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Nervous Behavior —

Entries Tagged 'Nervous Behavior' ↓

Fear of Thunderstorms and Other Nervous Behaviors

Fear of thunderstorms


A: Hi,

I live in Louisiana & have been working with a sheltie named Maggie to overcome her severe thunder phobia & anxiety. She has been on Clomicalm, Reconcile, Valium, Xanex & Prozac. Now the latest the vet is trying is Phenobarb.


Maggie is 5 years old & was given to us in July 2007. Her owners (2nd set) said she would bark at thunder & run along their fence. Well, that was really sugarcoating her reaction. She charges towards the sound barking & trying to \”attack\” the noise. She seems to be totally focused on going after it. What we have finally done is conditioned her so when we see a storm coming or hear thunder we quickly try to crate her with the radio on & a chew bone to distract her. This is pretty successful but I worry for the times we aren\’t home. We live in a rural area & she is outside unfenced. It never is a problem until thunder comes. She is not aggressive to people or other animals.


The other issue she has is unexplained nervous behavior. For no reason she will run towards a plant & jumps to tear pieces off it. She also twirls , paces & appears agitated. This isn\’t constant & you never know when it\’ll happen. She has been on the Phenobarb for almost a month now & I do see an improvement in that but I hate to think she\’ll need medication all her life to be semi-normal acting. It does nothing for the thunder.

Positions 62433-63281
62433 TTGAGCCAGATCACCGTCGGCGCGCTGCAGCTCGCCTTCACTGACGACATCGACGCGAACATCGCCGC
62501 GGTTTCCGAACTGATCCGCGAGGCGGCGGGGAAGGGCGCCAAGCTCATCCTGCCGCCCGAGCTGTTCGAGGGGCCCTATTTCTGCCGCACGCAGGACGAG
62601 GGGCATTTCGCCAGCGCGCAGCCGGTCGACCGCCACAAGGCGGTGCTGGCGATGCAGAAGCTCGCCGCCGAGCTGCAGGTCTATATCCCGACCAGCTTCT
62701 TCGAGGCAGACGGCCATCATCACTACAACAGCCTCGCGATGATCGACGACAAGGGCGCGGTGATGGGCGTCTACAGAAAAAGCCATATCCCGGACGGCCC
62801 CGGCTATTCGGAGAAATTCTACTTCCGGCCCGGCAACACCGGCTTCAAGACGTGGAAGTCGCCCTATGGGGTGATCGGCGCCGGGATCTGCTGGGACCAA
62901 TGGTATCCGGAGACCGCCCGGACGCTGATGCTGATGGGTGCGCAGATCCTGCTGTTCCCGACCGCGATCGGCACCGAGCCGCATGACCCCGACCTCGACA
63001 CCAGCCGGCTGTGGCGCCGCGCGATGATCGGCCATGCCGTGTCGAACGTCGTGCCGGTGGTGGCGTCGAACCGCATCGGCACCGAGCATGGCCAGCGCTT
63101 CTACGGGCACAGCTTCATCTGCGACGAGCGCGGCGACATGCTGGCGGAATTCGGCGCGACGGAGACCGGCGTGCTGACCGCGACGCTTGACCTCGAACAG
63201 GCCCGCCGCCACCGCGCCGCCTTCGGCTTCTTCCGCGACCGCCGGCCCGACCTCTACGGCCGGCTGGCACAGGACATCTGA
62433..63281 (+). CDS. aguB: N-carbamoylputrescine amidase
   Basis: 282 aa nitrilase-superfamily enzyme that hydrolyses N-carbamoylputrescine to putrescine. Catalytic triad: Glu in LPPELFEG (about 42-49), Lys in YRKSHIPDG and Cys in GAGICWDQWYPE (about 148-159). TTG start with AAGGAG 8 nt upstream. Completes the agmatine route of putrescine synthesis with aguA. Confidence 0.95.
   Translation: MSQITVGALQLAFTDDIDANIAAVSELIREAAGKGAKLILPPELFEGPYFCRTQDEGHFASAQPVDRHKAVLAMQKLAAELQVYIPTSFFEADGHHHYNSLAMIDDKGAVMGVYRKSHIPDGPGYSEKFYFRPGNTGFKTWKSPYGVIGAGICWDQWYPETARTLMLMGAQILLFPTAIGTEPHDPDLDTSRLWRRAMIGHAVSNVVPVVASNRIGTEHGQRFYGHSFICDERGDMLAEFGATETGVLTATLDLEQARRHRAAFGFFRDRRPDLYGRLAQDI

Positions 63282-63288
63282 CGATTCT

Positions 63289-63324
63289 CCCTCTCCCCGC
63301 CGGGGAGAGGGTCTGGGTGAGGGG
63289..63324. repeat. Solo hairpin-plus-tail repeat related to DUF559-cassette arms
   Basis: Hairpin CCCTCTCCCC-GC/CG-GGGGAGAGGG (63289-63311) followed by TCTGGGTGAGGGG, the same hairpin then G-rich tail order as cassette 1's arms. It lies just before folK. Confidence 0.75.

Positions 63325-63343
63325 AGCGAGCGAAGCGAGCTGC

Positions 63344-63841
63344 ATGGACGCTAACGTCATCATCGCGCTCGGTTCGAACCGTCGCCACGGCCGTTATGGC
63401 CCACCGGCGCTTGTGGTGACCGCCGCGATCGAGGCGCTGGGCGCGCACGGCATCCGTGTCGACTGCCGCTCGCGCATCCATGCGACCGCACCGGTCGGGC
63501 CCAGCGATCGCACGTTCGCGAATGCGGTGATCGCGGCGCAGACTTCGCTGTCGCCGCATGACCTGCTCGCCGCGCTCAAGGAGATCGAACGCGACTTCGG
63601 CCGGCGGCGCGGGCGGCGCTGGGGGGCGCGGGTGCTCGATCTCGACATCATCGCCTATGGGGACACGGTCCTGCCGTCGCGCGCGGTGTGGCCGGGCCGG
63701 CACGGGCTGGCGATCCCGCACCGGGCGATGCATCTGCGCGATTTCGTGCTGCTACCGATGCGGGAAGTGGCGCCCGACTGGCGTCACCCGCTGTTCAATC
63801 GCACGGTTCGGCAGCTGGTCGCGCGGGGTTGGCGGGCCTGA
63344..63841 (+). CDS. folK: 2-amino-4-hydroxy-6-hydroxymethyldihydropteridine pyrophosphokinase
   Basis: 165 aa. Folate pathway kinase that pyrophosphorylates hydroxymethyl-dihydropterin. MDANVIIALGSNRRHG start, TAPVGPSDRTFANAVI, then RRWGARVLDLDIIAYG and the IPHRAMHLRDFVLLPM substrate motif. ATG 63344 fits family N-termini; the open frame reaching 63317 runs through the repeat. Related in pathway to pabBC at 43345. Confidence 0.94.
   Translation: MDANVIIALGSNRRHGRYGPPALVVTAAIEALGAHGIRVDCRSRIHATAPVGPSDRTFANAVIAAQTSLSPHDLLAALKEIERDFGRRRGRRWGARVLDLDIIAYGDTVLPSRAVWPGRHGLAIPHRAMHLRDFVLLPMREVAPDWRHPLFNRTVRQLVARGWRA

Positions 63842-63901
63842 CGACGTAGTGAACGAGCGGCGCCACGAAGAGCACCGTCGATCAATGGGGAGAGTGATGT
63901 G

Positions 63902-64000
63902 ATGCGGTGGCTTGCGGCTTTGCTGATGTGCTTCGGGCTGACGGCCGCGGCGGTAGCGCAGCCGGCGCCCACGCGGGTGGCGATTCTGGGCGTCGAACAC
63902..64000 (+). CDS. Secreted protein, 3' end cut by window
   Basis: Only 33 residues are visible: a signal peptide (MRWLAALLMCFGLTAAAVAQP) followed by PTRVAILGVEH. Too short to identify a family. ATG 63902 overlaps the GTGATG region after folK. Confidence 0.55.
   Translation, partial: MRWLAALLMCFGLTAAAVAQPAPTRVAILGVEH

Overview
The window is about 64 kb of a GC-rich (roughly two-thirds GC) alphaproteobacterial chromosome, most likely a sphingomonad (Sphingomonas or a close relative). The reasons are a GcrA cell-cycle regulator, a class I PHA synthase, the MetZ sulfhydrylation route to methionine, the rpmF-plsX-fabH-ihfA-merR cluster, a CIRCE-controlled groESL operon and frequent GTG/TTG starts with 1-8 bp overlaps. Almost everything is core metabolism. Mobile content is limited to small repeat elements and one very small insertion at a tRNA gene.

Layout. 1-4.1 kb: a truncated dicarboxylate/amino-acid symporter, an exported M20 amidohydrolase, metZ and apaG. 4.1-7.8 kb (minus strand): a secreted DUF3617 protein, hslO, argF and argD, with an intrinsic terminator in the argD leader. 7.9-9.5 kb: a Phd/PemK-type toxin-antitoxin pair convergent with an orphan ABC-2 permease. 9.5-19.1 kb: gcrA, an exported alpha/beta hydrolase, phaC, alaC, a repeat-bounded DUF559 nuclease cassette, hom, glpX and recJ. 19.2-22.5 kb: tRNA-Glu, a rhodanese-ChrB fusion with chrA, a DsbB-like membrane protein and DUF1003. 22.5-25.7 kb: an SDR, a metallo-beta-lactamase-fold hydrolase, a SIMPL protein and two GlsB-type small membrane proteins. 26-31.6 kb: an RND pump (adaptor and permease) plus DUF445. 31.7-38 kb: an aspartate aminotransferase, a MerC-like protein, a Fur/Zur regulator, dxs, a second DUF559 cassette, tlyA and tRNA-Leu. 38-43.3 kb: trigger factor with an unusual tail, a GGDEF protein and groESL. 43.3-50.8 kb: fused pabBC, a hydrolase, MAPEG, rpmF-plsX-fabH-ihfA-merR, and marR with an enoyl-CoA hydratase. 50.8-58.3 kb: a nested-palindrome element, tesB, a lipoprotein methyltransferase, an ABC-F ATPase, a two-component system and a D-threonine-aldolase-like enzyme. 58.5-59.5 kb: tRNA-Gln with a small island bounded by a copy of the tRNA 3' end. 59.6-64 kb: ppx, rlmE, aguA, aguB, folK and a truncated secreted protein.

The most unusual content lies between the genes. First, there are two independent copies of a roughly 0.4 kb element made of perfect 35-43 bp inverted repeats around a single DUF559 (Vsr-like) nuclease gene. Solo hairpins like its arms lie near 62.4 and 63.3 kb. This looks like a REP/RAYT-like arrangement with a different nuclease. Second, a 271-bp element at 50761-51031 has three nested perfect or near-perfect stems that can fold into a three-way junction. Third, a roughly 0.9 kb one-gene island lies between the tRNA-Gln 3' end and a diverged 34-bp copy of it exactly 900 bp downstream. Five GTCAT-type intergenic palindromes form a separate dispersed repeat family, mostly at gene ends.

Do you have any suggestions on how we can help her? We are used to her routine & so are our neighbors. I just feel sorry for Maggie.


Thanks for your help!




A: Hello Diane,


It sounds like you have done a lot to help Maggie already, so that is wonderful you have made that effort, thank you for all your hard work!  It’s great that you have found something that is starting to work for her in terms of crating her with the radio on and a chew bone.  Since the crate has been successful for you, is it an option to crate her with the radio and chew bone when you are away from home and expect a storm?  Or perhaps leave her in a room with no windows and the radio on?  I would highly suggest you don’t leave her outside during the storm if she is so fearful of it.  Also, here is a list of things to try in addition to what you are already doing: